Banks’ economic apartheid towards SMEs must end

By Sridhar RamachandranOnce my mathematics teacher told me, “Don’t worry boy that you failed – I will help you out.” He never threw me out of the class. This approach is required today for the small and medium enterprises (SMEs) with less than Rs 500 crore revenue. MSMEs contribution to GDP is around 30 per…

By Sridhar Ramachandran

Once my mathematics teacher told me, “Don’t worry boy that you failed – I will help you out.” He never threw me out of the class. This approach is required today for the small and medium enterprises (SMEs) with less than Rs 500 crore revenue.

MSMEs contribution to GDP is around 30 per cent and they generate over 80 per cent of jobs in India though with a paltry investment size of 20 per cent. The SME sector is facing some sort of economic apartheid from lenders which means “separateness”.

Real issues: At the time of putting up the project, overambitious projections are made to meet the banking norms, underestimate working capital (WC) cycle and all with a view to reduce equity infusion. Subsequently, due to underperformance, they bloat their sales, inventory and debtors to retain the WC facilities as banks and stock markets don’t like losses on books. Short-term funds get used for long term, thereby creating asset-liability mismatch. This goes on for some time until the system gets choked and then mayhem breaks out. All these are internal issues.

Then comes the external disequilibrium. SMEs depend on large companies for their survival. When large ones are hit due to economic slowdown, misgovernance, working capital stretch, etc, SMEs bear the brunt first.

The impact: Traditionally, SMEs depended on the banking system for financing their term loan and WC facilities. Our lending mechanism is always dependent on collaterals of not only the asset financed but also promoters’ personal assets and guarantees rather than the business viability and cash flows. They assumed that they will be able to carry on forever, but as the new norms and regulations come in to play at the time of economic downturn, it becomes impossible to explore alternative means of finance as no banker is willing to cede charge in favour of the new lender even though they may be holding more than 3-4x security cover.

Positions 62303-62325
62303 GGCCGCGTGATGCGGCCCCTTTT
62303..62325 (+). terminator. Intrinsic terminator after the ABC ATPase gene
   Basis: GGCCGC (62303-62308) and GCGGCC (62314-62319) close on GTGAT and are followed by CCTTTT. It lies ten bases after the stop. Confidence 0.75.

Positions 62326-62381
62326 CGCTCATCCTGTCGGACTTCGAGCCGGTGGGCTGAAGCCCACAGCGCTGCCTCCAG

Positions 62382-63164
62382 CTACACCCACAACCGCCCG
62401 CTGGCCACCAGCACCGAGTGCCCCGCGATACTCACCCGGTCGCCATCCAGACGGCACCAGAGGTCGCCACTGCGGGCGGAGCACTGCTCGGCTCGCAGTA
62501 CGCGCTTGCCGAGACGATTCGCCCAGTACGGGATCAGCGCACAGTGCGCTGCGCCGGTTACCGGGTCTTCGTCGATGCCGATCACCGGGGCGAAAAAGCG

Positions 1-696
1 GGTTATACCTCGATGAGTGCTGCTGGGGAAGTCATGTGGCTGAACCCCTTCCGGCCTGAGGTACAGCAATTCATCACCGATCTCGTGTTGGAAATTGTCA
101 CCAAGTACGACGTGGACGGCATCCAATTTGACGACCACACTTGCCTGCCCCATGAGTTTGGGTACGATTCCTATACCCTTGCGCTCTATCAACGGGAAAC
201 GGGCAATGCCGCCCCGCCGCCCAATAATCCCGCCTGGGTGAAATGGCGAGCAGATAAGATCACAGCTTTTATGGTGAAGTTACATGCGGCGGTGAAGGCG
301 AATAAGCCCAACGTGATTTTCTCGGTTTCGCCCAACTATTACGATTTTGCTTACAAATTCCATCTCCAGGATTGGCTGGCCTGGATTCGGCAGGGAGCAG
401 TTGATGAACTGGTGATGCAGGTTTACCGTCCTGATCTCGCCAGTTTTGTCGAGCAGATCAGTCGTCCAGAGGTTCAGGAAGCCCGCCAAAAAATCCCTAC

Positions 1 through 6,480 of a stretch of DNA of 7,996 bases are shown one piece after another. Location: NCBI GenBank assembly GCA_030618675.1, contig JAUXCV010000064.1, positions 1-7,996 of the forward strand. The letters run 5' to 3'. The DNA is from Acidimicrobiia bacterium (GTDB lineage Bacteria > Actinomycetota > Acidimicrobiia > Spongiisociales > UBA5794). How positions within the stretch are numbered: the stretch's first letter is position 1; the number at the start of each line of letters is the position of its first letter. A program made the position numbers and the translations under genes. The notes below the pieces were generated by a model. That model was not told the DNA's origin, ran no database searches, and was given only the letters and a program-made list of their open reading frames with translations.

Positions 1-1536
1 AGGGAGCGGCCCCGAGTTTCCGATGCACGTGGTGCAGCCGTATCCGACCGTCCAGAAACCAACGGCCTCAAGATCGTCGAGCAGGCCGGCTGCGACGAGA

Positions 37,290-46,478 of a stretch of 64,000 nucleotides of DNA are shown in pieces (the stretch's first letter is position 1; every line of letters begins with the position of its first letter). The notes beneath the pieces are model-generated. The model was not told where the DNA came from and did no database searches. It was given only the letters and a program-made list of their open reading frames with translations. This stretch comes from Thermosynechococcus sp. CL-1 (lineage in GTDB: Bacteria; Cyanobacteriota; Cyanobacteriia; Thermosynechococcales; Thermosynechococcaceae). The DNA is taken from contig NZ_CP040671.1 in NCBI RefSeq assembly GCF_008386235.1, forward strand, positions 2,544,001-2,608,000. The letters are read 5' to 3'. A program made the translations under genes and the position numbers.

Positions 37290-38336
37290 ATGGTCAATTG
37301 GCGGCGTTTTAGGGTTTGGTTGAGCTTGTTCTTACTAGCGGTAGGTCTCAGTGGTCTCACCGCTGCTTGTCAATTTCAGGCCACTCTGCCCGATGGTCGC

With risk aversion being the new guiding principle of the Indian banking industry, banks have started to reduce WC limits, increase risk premium thereby charging effective interest of over 16 per cent, insist on additional security, etc, when these SMEs are not even generating positive EBITDA. These result in delays in debt service and subsequent fall in credit ratings. Even large public sector banks, once the backbone of economic development and now rightly concerned about non-performing assets, are avoiding lending to companies that are less than investment grade.

A quick analysis of over 1,150 listed companies with a revenue of Rs 50-500 crore during FY15-19 indicates a CAGR of sales revenue at 8.28 per cent while the short-term debt grew at 1.21 per cent. The main reason can be attributed to poor ST credit rating (A3 and below) of over 600 (over 50 per cent) companies whose limits either have been reduced or are facing bankruptcy due to default. There maybe several such stories in the private sector. In a nutshell, all productive assets are languishing and resulting in unemployment.

The main question is, can the government and RBI afford to allow all these SMEs to rot and take the economy down along with them when all actors on the economic stage are equally culpableRs The answer is ‘No’ as it would threaten the lofty economic targets and result in economic apartheid.

Don’t spare ill-intentioned promoters, but identify good businesses and promoters who are affected by external factors and provide oxygen to revive the SMEs.

Unorthodox thinking: It is easy to recite rules and regulations and say, “what can we doRs ” When a crisis strikes, the greatest damage to an economy is often the result of poor management of the crisis rather than the crisis itself. We need unorthodox thinking and find solutions urgently to save the viable SMEs who are not in default but with low credit matrix.

Identify WC drawing power deficit or additional WC funding and insist on the promoters’ equivalent amount of equity or dilute their stake in favour of PE funds within 12 months beyond which time banks should be at liberty to reduce their WC exposure. Until then, existing limits should continue if 1.25x security cover is available for their exposure. This will deleverage balance sheets and improve governance standards.

Review WC margin and reduce margins from 40 per cent to 25 per cent, thereby freeing liquidity wherever possible.

Review the high spread or risk premium charged by banks and make it affordable for survival.

Banks to be encouraged to cede excess security held in favour of new lenders that can help in derisking the exposure.

RBI can tweak necessary guidelines and take additional steps that would surely attract many buyout and turnaround domestic and foreign funds.

Author and CIO of IndiaNivesh Renaissance Fund (Views are personal)

(Disclaimer: The opinions expressed in this column are that of the writer. The facts and opinions expressed here do not reflect the views of www.economictimes.com.)

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